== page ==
The first six CF-18 Hornet fighters upgraded via the Hornet Extension Project (HEP) have been delivered to the Royal Canadian Air Force (RCAF), marking the programme’s initial operational capability (IOC) milestone.

In a social media post on 8 July 2024, the RCAF stated that the arrival of six operational CF-18s was conducted as part of Phase 2 of the HEP programme, which it said remained on schedule to achieve full operational capability by March 2026.

Canada’s Ministry of National Defense (MND) states that the HEP is intended to ensure that the RCAF’s Hornet fighter fleet is able to meet operational requirements, including integration into the North American Aerospace Defence Command (NORAD) and Nato until 2032, when the permanent fleet of F-35 fifth generation stealth fighters is expected to be fully operational.

The first HEP CF-18 fighter upgraded for the RCAF was delivered in August 2023.

The attainment of the HEP IOC was originally set to be reached by December 2023, with the recent announcement indicating a seven-month delay. Canada’s MND originally stated that FOC will be reached by June 2025, with the RCAF social media post now pointing towards an expected nine-month delay in the programme.

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HEP: addressing obsolescence and combat upgrades

The HEP programme is planned to upgrade CF-18 Hornet fighters in service with the RCAF, for an estimated cost of C$1.3bn ($950m) in two parallel phases.

Phase 1 of the HEP is intended to deliver enhancements for up to 88 CF-18 aircraft, focused on addressing civilian air traffic management regulations and meeting allied military interoperability requirements.

Meanwhile, Phase 2 centres on additional combat capability upgrades for 36 CF-18 aircraft.

A 2020 announcement by the US Defence Security Cooperation Agency (DSCA) stated the US State Department had approved the possible Foreign Military Sale of equipment related to Canada’s HEP programme, for an estimated cost of $862.3m.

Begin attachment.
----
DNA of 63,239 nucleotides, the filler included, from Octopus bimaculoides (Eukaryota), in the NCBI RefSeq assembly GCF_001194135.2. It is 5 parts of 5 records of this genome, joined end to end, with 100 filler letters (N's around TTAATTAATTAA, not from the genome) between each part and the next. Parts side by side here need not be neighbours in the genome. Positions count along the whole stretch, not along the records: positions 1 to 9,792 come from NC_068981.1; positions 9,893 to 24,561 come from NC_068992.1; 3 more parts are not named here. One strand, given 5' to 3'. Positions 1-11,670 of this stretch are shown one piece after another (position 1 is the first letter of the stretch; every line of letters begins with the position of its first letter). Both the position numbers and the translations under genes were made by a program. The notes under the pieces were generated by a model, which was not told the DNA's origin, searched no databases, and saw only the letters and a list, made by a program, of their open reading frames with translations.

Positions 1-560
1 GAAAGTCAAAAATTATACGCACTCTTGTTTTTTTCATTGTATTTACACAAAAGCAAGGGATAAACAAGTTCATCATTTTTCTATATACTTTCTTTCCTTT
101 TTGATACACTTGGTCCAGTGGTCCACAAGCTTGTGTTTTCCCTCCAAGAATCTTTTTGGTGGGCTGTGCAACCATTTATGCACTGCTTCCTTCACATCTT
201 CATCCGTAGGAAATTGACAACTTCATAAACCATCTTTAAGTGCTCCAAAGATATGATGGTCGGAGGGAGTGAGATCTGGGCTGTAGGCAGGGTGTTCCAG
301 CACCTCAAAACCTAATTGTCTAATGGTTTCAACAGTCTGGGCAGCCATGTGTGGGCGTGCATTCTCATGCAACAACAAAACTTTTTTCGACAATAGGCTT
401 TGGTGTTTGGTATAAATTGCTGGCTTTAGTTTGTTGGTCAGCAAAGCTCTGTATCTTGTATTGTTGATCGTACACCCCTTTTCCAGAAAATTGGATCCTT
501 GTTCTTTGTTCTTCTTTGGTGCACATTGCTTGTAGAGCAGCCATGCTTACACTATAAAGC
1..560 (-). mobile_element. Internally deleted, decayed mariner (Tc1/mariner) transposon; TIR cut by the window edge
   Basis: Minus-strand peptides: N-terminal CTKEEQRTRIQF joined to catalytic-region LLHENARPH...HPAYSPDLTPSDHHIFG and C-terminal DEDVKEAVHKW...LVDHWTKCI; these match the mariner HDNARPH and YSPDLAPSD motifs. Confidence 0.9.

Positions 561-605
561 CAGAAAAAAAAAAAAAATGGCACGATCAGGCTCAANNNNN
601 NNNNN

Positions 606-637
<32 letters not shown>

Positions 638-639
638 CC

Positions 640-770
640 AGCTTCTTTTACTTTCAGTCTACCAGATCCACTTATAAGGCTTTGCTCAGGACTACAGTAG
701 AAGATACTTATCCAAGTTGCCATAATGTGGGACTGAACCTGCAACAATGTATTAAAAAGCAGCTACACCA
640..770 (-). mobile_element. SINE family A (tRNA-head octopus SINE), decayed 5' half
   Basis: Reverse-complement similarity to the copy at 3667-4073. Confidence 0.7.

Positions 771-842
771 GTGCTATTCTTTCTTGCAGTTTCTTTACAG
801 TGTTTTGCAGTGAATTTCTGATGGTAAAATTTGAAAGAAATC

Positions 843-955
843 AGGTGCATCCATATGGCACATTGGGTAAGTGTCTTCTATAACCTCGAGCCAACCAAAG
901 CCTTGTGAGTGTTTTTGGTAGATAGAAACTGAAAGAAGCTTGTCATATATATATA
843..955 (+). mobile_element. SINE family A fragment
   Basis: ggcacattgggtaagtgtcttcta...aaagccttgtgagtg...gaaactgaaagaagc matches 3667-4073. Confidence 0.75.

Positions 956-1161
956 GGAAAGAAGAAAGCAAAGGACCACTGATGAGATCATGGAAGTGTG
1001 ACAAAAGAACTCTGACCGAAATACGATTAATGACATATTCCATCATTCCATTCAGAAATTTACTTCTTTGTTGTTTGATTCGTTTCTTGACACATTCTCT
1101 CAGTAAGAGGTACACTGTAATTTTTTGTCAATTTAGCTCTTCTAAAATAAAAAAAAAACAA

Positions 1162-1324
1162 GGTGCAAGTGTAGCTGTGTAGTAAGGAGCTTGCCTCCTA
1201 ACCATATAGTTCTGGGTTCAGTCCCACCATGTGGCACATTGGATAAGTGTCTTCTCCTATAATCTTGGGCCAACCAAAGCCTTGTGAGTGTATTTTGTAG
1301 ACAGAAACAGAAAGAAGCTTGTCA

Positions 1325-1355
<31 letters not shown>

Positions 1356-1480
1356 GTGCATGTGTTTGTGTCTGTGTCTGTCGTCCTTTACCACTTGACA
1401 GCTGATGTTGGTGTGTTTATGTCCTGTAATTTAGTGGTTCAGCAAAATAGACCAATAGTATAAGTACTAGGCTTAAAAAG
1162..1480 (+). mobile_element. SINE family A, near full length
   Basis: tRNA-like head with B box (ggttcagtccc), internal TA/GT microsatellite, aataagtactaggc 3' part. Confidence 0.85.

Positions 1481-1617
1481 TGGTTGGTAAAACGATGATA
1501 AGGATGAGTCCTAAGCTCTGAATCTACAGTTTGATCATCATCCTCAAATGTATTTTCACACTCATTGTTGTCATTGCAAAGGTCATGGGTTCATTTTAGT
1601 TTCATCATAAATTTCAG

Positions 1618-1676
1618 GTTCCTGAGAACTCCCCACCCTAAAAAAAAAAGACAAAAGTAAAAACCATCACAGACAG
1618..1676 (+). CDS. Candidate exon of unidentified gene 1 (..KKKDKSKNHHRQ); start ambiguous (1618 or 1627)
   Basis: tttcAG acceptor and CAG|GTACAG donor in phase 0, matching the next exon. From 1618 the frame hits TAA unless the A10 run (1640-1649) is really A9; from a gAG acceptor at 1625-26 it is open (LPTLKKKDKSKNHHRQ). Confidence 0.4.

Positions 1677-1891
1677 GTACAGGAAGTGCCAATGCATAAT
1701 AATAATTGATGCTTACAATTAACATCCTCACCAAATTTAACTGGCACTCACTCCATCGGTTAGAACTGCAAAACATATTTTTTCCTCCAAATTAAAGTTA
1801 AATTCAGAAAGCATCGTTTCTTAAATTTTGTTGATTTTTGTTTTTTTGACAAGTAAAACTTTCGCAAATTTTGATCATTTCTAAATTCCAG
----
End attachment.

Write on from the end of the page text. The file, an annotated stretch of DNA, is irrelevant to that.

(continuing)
Included in the equipment was a request from Canada for 50 Sidewinder AIM-9X Block II Tactical missiles; 50 Sidewinder AIM-9X Block II Captive Air Training Missiles; 38 APG-79(V)4 Active Electronically Scanned Array (AESA) radar units; 38 APG-79(V)4 AESA radar A1 kits; 20 Joint Standoff Weapon (JSOW) C, AGM-154C; and 46 F/A-18A wide band RADOMEs.

In providing reasoning, the DSCA stated that the proposed sale would provide Canada “a two-squadron bridge of enhanced F/A-18A aircraft to continue meeting NORAD and Nato commitments while it gradually introduces new advanced aircraft via the Future Fighter Capability Program between 2025 and 2035”.

Canada opts for F-35 to replace CF-18 fighters

The HEP programme is tied closely to the eventual arrival of Canada’s next generation fighter, which finally selected the Lockheed Martin F-35A stealth fighter in January 2023.

Delivery of the first F-35A is predicted to take place in 2026, followed by the arrival of the next six aircraft in 2027 and a further six in 2028, with a final fleet total of 88 F-35 aircraft.

Once delivered, the new fleet is expected to achieve full operational capability between 2032 and 2034, and gradually replace the RCAF’s CF-18 Hornet fleet by the end of 2032.

According to the Canadian Government, the F-35 procurement project, which is estimated to be C$19bn, is the country’s largest investment in the RCAF in the last three decades.